Purple martins are dependent on man-made housing to nest, a situation that has existed for hundreds of years when local Native Americans first hollowed out actual gourds (instead of the artificial ones used most often today) and hung them on trees.

The Choctaw and Chickasaw Indians put up poles with hollow gourds around their villages for the martins to nest in. Early settlers continued the practice and also started making "bird houses" shaped like human habitations. With increased urbanization the number of people putting up martin houses declined from the 1950s through the 1980s, but there has been a resurgence of interest in these birds and they are making a comeback from being a threatened species.

As part of the Disney Company's commitment to conservation efforts, there are more than 200 man-made white gourds on property. At Epcot, the temporary residences are located on stage between Mouse Gear and Test Track, while an area over twice that size exists backstage at Disney's Animal Kingdom Park.

There are approximately 60 houses at Epcot and between 160 to 180 houses backstage at Disney's Animal Kingdom. In 2005, Disney's Animal Kingdom set up their first six houses for martins and used speakers to play a recording of a special song that the male purple martins sing to attract other martins. It worked, and two pairs set up house, one pair in each of two martin houses.

The program first began more than fifteen years ago as part of a backyard bird garden exhibit for the Epcot Flower and Garden Festival, but was kept to delight guests and to provide a habitat for these birds whose future at that time was threatened.

I got a chance to talk with James Mejeur, a zoological manager at Disney's Animal Kingdom, who has been in charge of maintaining the Walt Disney World colonies of purple martins since 2005:

Jim Korkis: I've been on the "Behind the Seeds" tour at Epcot's The Land pavilion several times and have always enjoyed it. One of the things they discuss is that Walt Disney World sometimes controls pests by using "good bugs" that eat the eggs of the "bad bugs" like mosquitoes.

James Mejeur: I wish they wouldn't use the term "good bugs" and "bad bugs" because all the bugs do what they have to do for the balance in nature but yes, we do use such things to help the environment.

JK: They didn't say it on the tour but I have been told by some Epcot cast members that Walt Disney World wants purple martins here because they control the mosquito population on property.

JM: It is a popular myth that we encourage the purple martins to return to Epcot because they control the mosquito population. Actually, the purple martins fly higher than mosquitoes. If the purple martins were dependent on eating mosquitoes they would have to eat tens of thousands a day and even then they would probably still be hungry. Of course, that would decimate the mosquito population completely fairly quickly so if the martins needed to eat mosquitoes, they would then starve. Actually, if martins ever fly lower than usual, they much prefer gobbling up junebugs because they have a nice crunch. We have other methods to control the mosquitoes at Walt Disney World but the martins are not part of that process.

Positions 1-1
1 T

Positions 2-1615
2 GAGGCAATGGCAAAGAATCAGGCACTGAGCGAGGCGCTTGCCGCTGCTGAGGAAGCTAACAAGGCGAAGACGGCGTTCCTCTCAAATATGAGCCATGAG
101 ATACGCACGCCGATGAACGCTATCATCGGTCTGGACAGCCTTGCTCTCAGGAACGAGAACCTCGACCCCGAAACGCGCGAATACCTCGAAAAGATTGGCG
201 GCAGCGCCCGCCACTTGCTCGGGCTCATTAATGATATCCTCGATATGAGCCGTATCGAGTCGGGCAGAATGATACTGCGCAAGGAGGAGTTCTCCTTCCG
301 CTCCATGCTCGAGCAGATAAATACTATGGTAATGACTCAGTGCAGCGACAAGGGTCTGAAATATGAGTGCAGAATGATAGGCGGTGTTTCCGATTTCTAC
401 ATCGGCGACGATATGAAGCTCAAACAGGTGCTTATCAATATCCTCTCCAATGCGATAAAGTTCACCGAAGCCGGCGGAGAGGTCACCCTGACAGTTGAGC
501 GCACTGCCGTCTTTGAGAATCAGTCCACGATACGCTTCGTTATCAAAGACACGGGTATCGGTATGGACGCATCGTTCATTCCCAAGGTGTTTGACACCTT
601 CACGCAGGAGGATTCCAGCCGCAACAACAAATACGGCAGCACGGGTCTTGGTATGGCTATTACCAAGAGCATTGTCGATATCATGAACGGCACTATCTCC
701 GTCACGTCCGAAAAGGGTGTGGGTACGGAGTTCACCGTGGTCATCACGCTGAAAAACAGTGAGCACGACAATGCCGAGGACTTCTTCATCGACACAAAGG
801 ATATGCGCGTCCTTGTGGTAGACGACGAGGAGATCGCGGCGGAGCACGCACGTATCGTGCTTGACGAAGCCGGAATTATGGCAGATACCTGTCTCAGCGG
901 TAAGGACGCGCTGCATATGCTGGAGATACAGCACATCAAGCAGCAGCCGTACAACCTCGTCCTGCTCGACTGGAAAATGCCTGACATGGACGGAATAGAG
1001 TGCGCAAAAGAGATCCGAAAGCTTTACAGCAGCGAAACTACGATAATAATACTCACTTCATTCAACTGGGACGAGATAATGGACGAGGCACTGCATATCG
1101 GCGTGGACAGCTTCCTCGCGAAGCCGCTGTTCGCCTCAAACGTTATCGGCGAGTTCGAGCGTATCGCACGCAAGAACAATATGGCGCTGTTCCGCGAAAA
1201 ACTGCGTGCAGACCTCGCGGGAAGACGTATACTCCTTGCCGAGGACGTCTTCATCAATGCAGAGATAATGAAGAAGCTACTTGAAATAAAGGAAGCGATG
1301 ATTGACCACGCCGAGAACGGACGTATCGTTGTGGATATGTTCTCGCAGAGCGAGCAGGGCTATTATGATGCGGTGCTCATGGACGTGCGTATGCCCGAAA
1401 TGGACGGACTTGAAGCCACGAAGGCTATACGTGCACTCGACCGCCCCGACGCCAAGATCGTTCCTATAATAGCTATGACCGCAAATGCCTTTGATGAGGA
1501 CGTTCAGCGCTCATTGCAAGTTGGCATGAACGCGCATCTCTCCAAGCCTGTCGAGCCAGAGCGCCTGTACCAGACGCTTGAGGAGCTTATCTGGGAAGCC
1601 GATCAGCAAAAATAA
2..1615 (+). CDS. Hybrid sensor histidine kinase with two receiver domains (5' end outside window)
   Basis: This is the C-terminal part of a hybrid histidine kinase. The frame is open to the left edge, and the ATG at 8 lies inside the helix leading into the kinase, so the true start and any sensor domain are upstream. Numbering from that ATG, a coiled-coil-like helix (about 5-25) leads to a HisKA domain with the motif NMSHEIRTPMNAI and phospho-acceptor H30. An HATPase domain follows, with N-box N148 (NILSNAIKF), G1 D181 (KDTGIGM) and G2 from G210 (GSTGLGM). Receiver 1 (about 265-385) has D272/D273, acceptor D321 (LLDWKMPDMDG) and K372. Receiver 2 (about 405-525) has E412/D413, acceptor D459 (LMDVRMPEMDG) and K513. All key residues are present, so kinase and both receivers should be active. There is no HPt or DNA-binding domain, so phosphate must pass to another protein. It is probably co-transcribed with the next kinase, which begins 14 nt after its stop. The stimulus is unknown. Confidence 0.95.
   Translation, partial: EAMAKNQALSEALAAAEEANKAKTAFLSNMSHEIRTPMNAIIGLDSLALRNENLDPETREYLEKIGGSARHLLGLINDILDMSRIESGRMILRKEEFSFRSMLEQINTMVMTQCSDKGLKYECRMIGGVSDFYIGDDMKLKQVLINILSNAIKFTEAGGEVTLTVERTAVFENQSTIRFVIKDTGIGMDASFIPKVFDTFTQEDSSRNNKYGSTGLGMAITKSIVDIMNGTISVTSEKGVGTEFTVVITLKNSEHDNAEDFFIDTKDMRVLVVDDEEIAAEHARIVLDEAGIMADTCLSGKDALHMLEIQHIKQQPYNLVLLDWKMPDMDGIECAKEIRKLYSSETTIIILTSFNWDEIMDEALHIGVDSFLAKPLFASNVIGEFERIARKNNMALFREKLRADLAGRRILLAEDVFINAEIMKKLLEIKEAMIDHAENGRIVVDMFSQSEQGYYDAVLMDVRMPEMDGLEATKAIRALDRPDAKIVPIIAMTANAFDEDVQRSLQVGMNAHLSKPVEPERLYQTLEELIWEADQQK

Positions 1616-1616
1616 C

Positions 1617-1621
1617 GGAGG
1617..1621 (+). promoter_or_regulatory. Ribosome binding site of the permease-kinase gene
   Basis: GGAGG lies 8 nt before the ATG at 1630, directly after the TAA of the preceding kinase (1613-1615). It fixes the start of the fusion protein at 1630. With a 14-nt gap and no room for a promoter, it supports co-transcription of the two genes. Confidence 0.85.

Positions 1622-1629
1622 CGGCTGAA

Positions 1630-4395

JK: Why put up housing for the purple martins?

JM: The birds are completely dependent on humans for homes and have been for centuries. They communicate with each other so they know where the man-made homes will be. The other birds follow them in. We have to check the houses two to three times a week. We watch when the eggs are laid and when they hatch and contact a national data bank. They are vulnerable to other more aggressive birds like starlings who will fight them for the nesting opportunities. Sometimes squirrels will want to kick them out and take over the housing or endanger the eggs. In addition, we have to check for feather mites because they may weaken the chicks or irritate them to the point that they will leave the nest and fall to their death. We sometimes have to change out the entire nest with new material.

JK: I know the purple martins are here by the time of the Flower and Garden Festival but how early do they actually arrive?

JM: The older birds arrive first, sometimes as early as around Christmas, because they are smart enough to realize that the early bird gets the prime homes for nesting. They come in waves. The younger birds who arrive later get what's left. With age comes experience that helps with survival. Generally, by the second week in January, they have all arrived.

JK: I know there are a lot of purple martin enthusiasts in the Florida area.

JM: There is a purple martin community out there and we all keep in touch online and are in a friendly competition to see the first one. By late July, the purple martins are gone again. During the period they are here, we help fledge hundreds of chicks, increasing the endangered population. Guests love purple martins because they are associated with happy memories and are a way to connect with nature. For me personally, they are the soundtrack to the wonderful summers I spent with my grandparents on their farm. There is a website maintained by the Purple Martin Conservation Association, a nonprofit conservation organization.

JK: Thank you for sharing the story of this hidden treasure at Epcot.



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Jim Korkis grew up in the Los Angeles area and since the age of five was a frequent visitor to Disneyland. He was an original member of both the Mouse Club and the National Fantasy Fan Club. He attended all the local conventions where he had the opportunity to interview many of the people who actually worked with Walt Disney. Jim describes his house as looking like "a toy shop and a bookstore exploded and I decided to live in the remains". For over two decades, he has been a freelance writer and a teacher and for a while was a dealer in animation artwork and related resources. His columns concentrate on sharing stories of Disney history that haven't been recorded elsewhere.

From 2006 to 2010, Jim wrote under the pseudonym of Wade Sampson. He finally revealed his true identity in September of 2010. Those articles can be found here.